Given $X\subseteq \Bbb R^m, f:X\to\Bbb R$ and $x\in X$, we say $f$ is lower semicontinous (l.s.c for short) at x if
$\forall \varepsilon>0\ \exists\ \delta >0\ \forall \in B(\delta,x), \ f(x)\le f(y)+\varepsilon$. I wish to show:
If $X$ is closed, then $f$ is l.s.c if and only if the set $f^{-1}((-\infty,r]):=\{a\in X:f(a)\le r\}$ is closed for each $r\in \Bbb R$.
I wonder how I could use the requirement that the set $X$ is closed.

  • $\begingroup$ No they are the same problem problem... $\endgroup$
    – Tomás
    Jan 18 '13 at 0:18
  • 1
    $\begingroup$ Please modify the original question rather than starting a new question asking the same thing. $\endgroup$
    – robjohn
    Jan 18 '13 at 0:27

Let's begin with the "if" part: I'm gonna show that if $y_n\rightarrow y$ then $f(y)\leq\liminf f(y_n)$. Let $\epsilon_n=\frac{1}{n}$; by hypothesis, for each $n$ we can find some $\delta_n$ such that $f(y)\leq f(y_n)+\epsilon_n$. Now you take the inferior limit.

To finish, take a sequence $(y_n)\subset f^{-1}((-\infty,r])$ such that $y_n\rightarrow y$. By using what we have just proved, we have that $f(y)\leq\liminf f(y_n)$. Can you conclude?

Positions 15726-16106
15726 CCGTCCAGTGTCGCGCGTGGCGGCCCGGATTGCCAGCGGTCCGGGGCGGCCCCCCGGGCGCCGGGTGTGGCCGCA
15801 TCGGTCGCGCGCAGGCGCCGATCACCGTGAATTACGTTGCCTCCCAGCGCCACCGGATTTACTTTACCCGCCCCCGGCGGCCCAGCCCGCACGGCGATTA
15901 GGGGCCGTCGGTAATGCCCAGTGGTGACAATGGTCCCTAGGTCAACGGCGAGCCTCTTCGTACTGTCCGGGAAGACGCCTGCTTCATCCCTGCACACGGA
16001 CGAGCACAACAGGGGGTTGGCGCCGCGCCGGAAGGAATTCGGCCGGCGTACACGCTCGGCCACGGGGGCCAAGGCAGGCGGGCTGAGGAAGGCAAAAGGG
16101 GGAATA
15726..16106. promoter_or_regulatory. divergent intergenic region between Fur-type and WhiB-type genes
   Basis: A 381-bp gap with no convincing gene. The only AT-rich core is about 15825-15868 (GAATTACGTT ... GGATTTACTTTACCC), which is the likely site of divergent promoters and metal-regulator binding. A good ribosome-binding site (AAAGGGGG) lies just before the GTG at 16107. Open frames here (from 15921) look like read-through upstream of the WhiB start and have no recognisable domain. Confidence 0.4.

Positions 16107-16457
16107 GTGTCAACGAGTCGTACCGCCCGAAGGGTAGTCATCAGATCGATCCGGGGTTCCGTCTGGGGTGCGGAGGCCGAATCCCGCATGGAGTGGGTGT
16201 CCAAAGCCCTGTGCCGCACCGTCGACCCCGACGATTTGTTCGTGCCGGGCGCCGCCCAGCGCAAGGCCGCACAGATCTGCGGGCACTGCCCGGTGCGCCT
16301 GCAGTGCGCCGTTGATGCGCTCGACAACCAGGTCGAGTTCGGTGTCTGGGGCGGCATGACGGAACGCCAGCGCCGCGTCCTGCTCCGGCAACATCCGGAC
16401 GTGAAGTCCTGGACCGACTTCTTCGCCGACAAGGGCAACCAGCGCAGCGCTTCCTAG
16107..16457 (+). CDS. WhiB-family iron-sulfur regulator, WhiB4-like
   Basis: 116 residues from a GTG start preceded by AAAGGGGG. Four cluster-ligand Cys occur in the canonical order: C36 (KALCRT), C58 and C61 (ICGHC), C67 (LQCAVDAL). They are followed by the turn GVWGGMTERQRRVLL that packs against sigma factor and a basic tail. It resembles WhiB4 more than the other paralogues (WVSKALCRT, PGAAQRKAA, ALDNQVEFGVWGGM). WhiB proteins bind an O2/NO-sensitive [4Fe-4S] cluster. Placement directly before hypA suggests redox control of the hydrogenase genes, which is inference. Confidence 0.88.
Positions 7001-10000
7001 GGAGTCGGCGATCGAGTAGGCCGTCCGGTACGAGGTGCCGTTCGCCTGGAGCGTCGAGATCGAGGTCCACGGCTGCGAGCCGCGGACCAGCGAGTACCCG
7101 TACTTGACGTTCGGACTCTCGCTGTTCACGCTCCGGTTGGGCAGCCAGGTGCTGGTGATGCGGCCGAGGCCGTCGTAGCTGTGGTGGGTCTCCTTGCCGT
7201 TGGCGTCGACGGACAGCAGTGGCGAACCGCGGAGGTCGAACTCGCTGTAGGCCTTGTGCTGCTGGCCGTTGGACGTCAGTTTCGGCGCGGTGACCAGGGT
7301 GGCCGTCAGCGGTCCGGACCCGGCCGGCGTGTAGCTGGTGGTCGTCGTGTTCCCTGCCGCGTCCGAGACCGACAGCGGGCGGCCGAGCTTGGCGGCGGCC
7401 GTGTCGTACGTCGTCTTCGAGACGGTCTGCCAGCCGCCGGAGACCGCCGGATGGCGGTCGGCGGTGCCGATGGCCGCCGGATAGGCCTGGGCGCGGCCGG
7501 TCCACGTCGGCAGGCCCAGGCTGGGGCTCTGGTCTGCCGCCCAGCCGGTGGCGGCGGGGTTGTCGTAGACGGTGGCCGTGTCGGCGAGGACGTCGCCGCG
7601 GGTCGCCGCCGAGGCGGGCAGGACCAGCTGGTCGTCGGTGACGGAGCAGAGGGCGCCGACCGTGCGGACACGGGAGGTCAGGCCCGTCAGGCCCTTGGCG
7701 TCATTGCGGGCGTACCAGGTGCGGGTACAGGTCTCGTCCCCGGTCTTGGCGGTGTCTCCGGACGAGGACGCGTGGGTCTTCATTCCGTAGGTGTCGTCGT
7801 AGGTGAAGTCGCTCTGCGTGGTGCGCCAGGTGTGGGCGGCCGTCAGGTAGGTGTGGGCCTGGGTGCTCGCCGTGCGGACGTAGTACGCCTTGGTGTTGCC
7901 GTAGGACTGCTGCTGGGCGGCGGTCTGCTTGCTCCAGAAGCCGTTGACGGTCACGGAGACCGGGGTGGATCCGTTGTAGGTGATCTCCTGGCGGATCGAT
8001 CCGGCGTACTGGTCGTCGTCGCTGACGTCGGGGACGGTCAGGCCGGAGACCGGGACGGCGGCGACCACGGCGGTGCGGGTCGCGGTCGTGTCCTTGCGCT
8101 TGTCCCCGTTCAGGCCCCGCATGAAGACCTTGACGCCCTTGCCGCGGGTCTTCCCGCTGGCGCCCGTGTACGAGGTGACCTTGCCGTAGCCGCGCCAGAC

On the other and, suppose that for all $r$, the set $f^{-1}((-\infty,r])$ is closed and suppose ad absurdum that there exist $\epsilon>0$ such that for all $\delta_n=\frac{1}{n}$, we can find $y_n\in B(\delta_n,x)$ with $$f(y)>f(y_n)+\epsilon$$

The last inequality implies that $y_n\in f^{-1}((-\infty,f(y)-\epsilon])$. Can you use the fact that $f^{-1}((-\infty,r])$ is closed and $y_n\rightarrow y$ to conclude?

Note: The hypothesis of $X$ being closed is unnecessary.

  • $\begingroup$ No this is not true @qua. You can take the interval $(0,1)$ on the line. It is an open set in $\mathbb{R}$ and you can find a lot of closed sets in it, for example, the set $\{\frac{1}{2}\}$ is closed. $\endgroup$
    – Tomás
    Jan 18 '13 at 11:22
  • $\begingroup$ I think there is a problem with this solution: it is not guaranteed that the "n" of $y_n$ and the "n" of $\epsilon_n$ are the same. $\endgroup$
    – perlman
    Sep 18 '17 at 20:24

First Direction: Suppose that $f$ is l.s.c. To show that $A_r = \{a\in X:f(a)\le r\}$ is closed, let $\{a_n\}$ be a sequence in $A_r$, converging to $a_\infty$, which we want to show is in $A_r$. Since $f$ is l.s.c., $$ f(a_\infty) \leq \liminf f(a_n) \leq a, $$ since $a_n \in A_r$. Therefore, $a_\infty \in A_r$.

Second Direction: The argument is basically identical.

It's much more convenient to use the equivalent sequential definition of lower semi-continuity

  • $\begingroup$ But the problem here is we do not have the equivalent sequential definition of the lower semi continuity. What I only have is just the definition in the first paragraph of my question. I am afraid that I cannot use what you said. $\endgroup$ Jan 17 '13 at 23:55
  • $\begingroup$ Their equivalence is trivial, it's the same as the two equivalent definitions of continuity. $\endgroup$
    – quasi
    Jan 18 '13 at 1:40

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